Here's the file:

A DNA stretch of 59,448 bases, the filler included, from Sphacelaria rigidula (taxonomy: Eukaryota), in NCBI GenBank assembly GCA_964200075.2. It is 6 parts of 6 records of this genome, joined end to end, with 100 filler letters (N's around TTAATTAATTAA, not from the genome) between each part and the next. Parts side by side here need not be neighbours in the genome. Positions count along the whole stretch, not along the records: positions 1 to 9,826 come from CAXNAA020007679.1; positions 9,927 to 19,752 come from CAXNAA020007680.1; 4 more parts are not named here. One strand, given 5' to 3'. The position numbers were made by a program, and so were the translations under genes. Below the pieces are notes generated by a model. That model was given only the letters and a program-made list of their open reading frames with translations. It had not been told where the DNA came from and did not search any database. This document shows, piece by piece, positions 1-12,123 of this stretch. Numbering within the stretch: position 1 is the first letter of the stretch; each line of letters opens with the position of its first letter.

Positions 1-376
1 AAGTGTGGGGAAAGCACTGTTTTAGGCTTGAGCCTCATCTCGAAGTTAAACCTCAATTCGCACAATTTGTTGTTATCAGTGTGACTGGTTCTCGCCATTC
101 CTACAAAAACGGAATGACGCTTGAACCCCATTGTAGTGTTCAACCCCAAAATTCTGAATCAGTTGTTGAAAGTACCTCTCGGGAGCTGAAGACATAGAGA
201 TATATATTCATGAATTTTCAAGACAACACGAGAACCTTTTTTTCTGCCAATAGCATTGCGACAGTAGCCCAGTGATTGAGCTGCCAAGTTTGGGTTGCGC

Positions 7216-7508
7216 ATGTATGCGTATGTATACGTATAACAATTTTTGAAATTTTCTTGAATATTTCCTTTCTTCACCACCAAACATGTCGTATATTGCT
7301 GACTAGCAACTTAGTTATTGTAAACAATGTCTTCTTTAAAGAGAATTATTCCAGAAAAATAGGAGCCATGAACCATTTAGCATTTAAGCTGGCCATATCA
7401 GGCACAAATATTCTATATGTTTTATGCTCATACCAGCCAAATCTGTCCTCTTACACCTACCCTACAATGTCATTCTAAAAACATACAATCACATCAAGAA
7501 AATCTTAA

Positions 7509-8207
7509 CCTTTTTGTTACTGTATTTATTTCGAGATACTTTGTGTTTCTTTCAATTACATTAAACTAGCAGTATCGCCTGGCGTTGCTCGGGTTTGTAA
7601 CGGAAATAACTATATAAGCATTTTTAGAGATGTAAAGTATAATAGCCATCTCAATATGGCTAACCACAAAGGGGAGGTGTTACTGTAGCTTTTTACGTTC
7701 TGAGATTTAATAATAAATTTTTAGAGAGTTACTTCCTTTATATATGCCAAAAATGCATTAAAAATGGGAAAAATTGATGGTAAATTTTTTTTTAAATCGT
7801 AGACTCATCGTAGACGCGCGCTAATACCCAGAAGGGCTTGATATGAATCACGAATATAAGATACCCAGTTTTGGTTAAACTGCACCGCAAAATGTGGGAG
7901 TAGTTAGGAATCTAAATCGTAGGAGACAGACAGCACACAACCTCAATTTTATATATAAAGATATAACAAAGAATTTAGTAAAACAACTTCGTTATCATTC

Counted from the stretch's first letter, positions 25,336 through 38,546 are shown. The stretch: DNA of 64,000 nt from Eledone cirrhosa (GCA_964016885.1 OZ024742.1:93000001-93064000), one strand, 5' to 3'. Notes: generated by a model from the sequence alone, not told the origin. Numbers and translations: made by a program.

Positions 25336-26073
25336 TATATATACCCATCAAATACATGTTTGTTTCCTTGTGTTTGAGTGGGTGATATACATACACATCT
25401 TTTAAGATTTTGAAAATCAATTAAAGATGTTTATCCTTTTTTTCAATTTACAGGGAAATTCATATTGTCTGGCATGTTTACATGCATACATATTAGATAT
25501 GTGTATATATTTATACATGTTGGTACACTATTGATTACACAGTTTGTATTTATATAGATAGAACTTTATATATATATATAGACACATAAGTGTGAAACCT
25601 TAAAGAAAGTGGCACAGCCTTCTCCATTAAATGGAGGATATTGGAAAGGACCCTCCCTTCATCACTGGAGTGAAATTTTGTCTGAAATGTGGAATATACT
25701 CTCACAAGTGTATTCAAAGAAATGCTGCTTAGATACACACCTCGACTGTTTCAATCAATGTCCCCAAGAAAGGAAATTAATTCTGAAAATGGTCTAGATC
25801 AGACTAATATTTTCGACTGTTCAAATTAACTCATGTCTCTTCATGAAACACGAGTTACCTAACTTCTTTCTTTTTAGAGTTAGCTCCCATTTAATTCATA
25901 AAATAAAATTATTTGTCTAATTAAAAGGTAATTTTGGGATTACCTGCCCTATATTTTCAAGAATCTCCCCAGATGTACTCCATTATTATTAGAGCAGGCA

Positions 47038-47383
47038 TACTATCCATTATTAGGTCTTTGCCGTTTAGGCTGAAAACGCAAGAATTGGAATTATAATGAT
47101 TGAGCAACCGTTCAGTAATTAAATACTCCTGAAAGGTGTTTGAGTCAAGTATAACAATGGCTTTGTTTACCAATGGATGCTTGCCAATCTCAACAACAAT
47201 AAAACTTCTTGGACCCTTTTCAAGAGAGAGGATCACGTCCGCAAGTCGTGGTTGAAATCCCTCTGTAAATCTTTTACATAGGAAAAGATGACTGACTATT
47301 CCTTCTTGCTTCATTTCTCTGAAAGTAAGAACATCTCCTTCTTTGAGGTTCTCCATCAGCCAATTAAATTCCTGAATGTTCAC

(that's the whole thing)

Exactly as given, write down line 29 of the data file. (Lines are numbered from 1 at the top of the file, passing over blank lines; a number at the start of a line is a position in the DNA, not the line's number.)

47201 AAAACTTCTTGGACCCTTTTCAAGAGAGAGGATCACGTCCGCAAGTCGTGGTTGAAATCCCTCTGTAAATCTTTTACATAGGAAAAGATGACTGACTATT